the desired lane. They won't signal of course, because the other cars
seeing the impending car about to slide into 1.001 carlengths will close
the gap. I always signal. I always plan my lane changes so I have
plenty of time. If you signal and are willing to wait a whole 10
seconds, traffic will almost always open a gap to let you in.

America also has a love affair with the car with it being a status
symbol. The usual rule of thumb is "the smaller the dick, the bigger
the truck." I couldn't help laughing at the idiots with their gas
guzzlers when gas tripled in price last summer.

I've found some amusing tactics. For example, on my way to work, there
were two exit lanes on the right of a blvd for a highway. The left lane
could be used for east or westbound on the highway. The right lane
was westbound only. I needed to go west bound on my trip to work, but
everybody east and westbound was piled up in the right lane backing up
at least 3 traffic light cycles. I'd be the first in the middle lane
at a red light and need to merge to the right. Of course MFFY driver
in the right couldn't permit me to get ahead of him. My tactic was
simple. Floor it. Let the driver on the right do the same to cut
me off. The slow down and get in the nice gap he opened up behind
himself.

The main trick is to let the uber agressive drivers get ahead of you.
It's easier to see when they wreck and get out of their way if one is
behind them. It is amazing that they never save time. Half the time
I'll pass them later while they're stuck behind a truck or buss because
they are incapable of looking down the road to plan ahead.

As far as lane discpline and passing on the left, it varies by region.
The midwest is the worst, the north east is the best. Driving around
boston, I actually experienced drivers staying on the right, using
the left to pass and then returning to the right. Imagine that!
The standard california lane change is to put the signal on (optional)
close one's eyes, and then slowly drift into the lane of choice. The
other cars are expected to get out of the way.
  #4  
Old December 11th, 2008, 05:20 PM posted to rec.travel.usa-canada,rec.travel.australia+nz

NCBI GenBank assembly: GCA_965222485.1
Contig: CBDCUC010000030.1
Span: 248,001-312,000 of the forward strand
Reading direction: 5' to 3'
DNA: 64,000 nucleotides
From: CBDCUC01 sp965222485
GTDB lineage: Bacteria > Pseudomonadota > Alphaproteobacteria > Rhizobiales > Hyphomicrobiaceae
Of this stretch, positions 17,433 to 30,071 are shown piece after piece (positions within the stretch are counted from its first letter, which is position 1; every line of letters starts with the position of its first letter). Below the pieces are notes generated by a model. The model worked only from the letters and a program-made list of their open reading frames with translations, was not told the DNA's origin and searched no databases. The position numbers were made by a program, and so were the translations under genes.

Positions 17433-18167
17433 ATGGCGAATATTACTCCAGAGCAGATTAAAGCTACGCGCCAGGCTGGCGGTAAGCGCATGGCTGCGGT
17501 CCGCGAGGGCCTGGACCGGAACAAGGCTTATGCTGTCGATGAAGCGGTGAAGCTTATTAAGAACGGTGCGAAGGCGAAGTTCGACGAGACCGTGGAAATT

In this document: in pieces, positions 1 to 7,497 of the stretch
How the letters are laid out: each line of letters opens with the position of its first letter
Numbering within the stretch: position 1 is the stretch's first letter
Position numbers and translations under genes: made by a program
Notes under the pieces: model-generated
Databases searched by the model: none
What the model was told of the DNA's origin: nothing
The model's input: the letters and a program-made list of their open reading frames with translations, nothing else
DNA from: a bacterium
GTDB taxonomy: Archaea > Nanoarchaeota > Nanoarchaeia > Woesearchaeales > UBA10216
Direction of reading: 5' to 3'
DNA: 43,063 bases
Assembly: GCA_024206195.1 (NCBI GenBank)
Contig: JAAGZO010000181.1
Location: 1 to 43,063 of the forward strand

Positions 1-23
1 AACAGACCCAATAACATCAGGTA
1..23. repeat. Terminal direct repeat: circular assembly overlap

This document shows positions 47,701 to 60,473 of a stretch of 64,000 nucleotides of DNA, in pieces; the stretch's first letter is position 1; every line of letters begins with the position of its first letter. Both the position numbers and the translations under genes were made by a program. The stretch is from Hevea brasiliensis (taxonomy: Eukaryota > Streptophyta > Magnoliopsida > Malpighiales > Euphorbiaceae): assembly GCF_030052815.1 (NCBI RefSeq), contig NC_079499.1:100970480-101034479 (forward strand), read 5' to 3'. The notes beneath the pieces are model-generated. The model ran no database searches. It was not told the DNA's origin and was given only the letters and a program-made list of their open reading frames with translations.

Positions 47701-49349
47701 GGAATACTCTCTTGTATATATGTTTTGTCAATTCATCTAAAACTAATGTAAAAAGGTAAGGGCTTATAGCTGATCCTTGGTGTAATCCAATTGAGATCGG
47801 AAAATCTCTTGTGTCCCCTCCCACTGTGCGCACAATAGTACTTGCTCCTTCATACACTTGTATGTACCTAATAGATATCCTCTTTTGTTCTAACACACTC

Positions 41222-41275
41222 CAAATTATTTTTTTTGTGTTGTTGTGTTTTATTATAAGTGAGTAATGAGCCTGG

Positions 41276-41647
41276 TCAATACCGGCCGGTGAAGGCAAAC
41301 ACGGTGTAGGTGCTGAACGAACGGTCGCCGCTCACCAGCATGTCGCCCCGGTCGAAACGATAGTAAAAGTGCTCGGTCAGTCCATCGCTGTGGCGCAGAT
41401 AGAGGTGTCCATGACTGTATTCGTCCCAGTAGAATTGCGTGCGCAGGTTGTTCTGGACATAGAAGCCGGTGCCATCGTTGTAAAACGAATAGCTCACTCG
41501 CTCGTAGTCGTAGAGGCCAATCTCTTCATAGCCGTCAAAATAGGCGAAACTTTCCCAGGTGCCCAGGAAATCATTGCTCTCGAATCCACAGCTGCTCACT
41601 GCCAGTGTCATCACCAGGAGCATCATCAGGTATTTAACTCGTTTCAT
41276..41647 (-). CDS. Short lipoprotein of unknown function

pltrgyst[_2_]
external usenet poster
 
Posts: 298
Default Report from the US, a nice but somewhat backward country.

On Thu, 11 Dec 2008 13:30:33 +0100, Frank Slootweg wrote:

1. American rental car rates are a steal.

We payed only 22 Euro - about 28 US$ - per day for a 'compact' car,
including full insurance. Are you kidding me!? For that kind of
money, why would you want to buy/own/maintain a car?


Because $28*365 = $10,000+ ?

3. American cars have built-in invisible nice-ladies....


Some American cities, like Las Vegas, are chock full of "nice-ladies" willing to
hop into your car.

4. American petrol/gas stations charge what they bloody well like.

While American petrol/gas prices are still ridiculously low compared
to Oz/Europe, prices vary by upto a *factor* of two within a short
distance, sometimes even a few miles or even less....


It doesn't, anywhere. You must have misread the signs (or been looking at rental
car company top-off rates).

5. Americans don't quite grasp what the 'G' in GSM stands for.

They apparently think it means 'the whole world except us', so they
use a different, incompatible frequency....


And non-Americans don't generally realize that the US has two competing cell
phone technologies. And that the non-GSM technology actually has significant
advantages under some conditions, and offers generally better coverage in the
US. It's not just the frequency that is different.

6. Americans don't quite grasp that SIMs can be put in *other* phones.


That's because our GSM carriers are allowed to sell their phones "locked" to
their system only. Sad.

8. Americans don't realize that salt-lakes don't need mobile-phone
coverage, but that towns *do*.

.... by stunning engineering the network people
managed to fully cover the big salt-lake to the south-east of the
town, while completely evading the town itself. No mean feat!


This is probably not the fault of the network people. In the US, some towns have
actually decided that they do not want cell phone coverage, and refuse to allow
the installation of cell phone towers/antennae.

9. Americans can't drive.


Agreed, in general. However, some of use thrive quite nicely on your
autobahns/motorways.

10. Americans don't have coffee.


We do; we just don't believe that real coffee is for just anyone. Hence we
created these "Charbucks" places to service desperate foreigners. It's a
"balance-of-payments" thing.

N.B. Of course the Americans also do not have beer, but that fact is
so indisputable, I won't have to get into *that* one.


Good, because you're wrong. The US these days has a greater variety of
outstanding beer -- including ales -- than any other nation on earth. OTOH, on
my visits to A+NZ, I have never once encountered a beer with any character. I
suspect that Fosters and the like are fronts for repackaged Budweiser.

11. Americans don't realize that you don't *have* to 'deep' fry fish.


Americans do, however, realize that if you don't want fried fish, you shouldn't
seek out resturants that sell only fried fish.

13. The American all-way stop system on road-crossings is nice.


Not really. Most Americans are too dumb and poorly trained to execute the "yield
to the right" theory behind all-way stops.

If anyone has any doubts, we *loved* our trip and would do something
similar again in a flash, so you Seppos aren't all that bad!


Glad you enjoyed yourselves. Come again. 8

-- Larry
  #5  
Old December 11th, 2008, 05:50 PM posted to rec.travel.usa-canada,rec.travel.australia+nz
Eric Griswold